Still, Mella is only still 24 years old and hasn’t really even had the opportunity to crack AAA in his career. The ball jumps out of his hand, his fastball clocking in at 94-97mph and touches 98mph, and he has a good breaking ball that he can throw for strikes.
Every year it looks more and more likely that he’d be better suited focusing his talents in the bullpen, but we said last year there was no rush to do so. Even one year later, there’s really not a rush to move him if they think there’s another stride he can make with his control. But he’s been in the organization for 2+ years now, and the book remains largely the same. Several guys will have to fail in front of him for it to matter in 2018 so we’re not exactly running out of time. But this year will go a long way in telling us what the Reds have for the future.
Phil Ervin, OF, 25
Highest 2017 Level: MLB (Cincinnati)
Eye-Poppingest Fact: SLG’d higher in 64 MLB PA than he had since his rookie year, actually basically healthy for a full season.
Most Worrisome Fact: Took a long time to get back into it after his first cup of coffee with the Reds (.431 OPS in 22 May games at AAA).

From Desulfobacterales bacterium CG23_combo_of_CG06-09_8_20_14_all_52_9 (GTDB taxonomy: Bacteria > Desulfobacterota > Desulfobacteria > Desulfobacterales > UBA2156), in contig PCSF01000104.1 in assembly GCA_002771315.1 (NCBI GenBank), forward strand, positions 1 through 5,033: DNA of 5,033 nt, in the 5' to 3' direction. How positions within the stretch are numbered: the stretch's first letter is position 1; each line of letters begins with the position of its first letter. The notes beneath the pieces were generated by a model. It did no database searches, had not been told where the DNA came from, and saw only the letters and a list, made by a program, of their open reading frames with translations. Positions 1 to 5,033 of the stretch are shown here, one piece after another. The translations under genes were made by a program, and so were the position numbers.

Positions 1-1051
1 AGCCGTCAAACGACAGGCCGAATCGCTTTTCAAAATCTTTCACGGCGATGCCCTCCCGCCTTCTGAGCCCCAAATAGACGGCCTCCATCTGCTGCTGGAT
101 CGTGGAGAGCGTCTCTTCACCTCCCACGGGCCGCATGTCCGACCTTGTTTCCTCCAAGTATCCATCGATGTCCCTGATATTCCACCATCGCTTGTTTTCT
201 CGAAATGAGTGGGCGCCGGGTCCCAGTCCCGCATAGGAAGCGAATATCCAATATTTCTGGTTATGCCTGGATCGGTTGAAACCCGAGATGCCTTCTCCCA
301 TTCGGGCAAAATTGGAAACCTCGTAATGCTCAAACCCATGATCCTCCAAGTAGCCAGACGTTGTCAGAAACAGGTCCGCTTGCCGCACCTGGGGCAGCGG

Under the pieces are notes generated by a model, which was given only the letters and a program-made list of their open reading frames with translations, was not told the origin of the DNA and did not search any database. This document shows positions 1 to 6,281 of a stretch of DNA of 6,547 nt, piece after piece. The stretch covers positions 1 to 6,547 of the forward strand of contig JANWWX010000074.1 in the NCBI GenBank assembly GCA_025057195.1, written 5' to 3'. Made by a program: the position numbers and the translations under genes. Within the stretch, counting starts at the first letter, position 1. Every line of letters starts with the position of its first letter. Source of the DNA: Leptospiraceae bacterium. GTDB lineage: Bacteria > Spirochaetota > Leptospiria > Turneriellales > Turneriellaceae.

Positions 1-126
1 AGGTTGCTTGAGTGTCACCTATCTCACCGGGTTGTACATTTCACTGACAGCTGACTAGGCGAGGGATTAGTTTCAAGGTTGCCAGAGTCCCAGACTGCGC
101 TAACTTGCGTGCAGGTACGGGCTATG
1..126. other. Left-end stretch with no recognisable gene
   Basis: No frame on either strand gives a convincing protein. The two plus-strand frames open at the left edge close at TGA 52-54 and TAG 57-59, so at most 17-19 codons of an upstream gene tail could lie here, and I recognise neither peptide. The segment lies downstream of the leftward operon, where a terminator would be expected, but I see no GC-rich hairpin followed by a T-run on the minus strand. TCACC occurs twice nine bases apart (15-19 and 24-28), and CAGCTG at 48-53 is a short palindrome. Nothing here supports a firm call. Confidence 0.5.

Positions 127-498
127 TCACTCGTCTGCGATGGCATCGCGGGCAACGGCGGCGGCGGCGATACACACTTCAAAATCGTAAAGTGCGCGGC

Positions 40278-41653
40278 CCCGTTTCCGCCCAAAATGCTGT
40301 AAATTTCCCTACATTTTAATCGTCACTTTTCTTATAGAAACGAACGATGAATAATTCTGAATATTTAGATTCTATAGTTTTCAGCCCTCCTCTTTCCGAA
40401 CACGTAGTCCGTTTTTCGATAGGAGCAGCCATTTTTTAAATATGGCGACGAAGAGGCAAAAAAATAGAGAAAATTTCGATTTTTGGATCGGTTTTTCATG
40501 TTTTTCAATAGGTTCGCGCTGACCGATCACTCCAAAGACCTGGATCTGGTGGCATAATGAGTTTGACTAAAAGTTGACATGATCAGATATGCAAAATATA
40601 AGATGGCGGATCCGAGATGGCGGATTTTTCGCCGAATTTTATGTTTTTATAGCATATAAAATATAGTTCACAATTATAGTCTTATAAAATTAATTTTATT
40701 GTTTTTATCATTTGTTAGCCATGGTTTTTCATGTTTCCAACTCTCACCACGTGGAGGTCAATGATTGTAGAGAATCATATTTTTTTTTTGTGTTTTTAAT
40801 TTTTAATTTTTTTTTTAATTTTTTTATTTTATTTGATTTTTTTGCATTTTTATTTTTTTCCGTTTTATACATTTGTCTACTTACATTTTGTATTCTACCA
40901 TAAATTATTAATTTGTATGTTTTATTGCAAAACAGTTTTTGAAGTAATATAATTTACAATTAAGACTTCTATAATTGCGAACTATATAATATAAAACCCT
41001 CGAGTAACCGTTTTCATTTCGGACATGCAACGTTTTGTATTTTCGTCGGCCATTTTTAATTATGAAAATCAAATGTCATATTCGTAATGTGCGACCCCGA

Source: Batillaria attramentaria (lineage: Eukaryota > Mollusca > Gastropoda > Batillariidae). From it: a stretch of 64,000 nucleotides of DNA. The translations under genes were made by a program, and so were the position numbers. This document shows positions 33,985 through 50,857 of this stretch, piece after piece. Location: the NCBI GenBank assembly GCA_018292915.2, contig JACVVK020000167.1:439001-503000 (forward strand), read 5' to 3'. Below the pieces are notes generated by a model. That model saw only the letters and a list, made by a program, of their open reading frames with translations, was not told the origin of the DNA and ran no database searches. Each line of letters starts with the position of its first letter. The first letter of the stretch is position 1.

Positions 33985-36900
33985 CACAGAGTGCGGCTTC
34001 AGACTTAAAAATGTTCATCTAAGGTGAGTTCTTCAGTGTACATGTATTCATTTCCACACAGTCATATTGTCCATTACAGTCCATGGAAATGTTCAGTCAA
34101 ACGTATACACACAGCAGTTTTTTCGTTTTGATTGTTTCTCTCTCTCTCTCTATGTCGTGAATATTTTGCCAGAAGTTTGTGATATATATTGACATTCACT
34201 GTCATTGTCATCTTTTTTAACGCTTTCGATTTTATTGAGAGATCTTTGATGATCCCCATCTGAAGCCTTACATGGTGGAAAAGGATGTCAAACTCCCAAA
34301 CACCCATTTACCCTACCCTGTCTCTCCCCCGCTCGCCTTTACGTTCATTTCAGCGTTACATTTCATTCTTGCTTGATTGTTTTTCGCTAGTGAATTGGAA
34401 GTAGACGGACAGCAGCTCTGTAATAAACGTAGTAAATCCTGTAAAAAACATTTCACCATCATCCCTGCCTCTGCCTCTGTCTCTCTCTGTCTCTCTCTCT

Alias(es): Uncle Phil, Phlerv,
You’ll remember Phil Ervin as the Reds first round pick in 2013 out of Samford University. His pro career got of to a big start, mashing a healthy .989 OPS through his first 200 plate appearances, and basically doing exactly what a somewhat advanced college bat should do in those leagues. He parlayed that into the 63rd overall spot on Baseball Prospectus Top 101 prospects going into 2014.
However, his second season was somewhat of a sophomore slump. He injured his wrist that season, which seemed to sap most of the power we’d seen the previous year. But ever since, he hasn’t really been the same player, while also dealing with a nagging injury here and there.
If Phil and the Reds had their druthers, I’m sure he would’ve made his impact at the Major League level before last season. That said, it was mostly a successful season for the former first rounder. He acquitted himself nicely at the MLB level, his .259/.317/.448 slash clocked in at a 99 OPS+, which is perfectly okay for your first shot at the Show. His overall line at Louisville was severely marred by a disastrous month of May, where a .176/.231/.200 line basically tanked his season long numbers.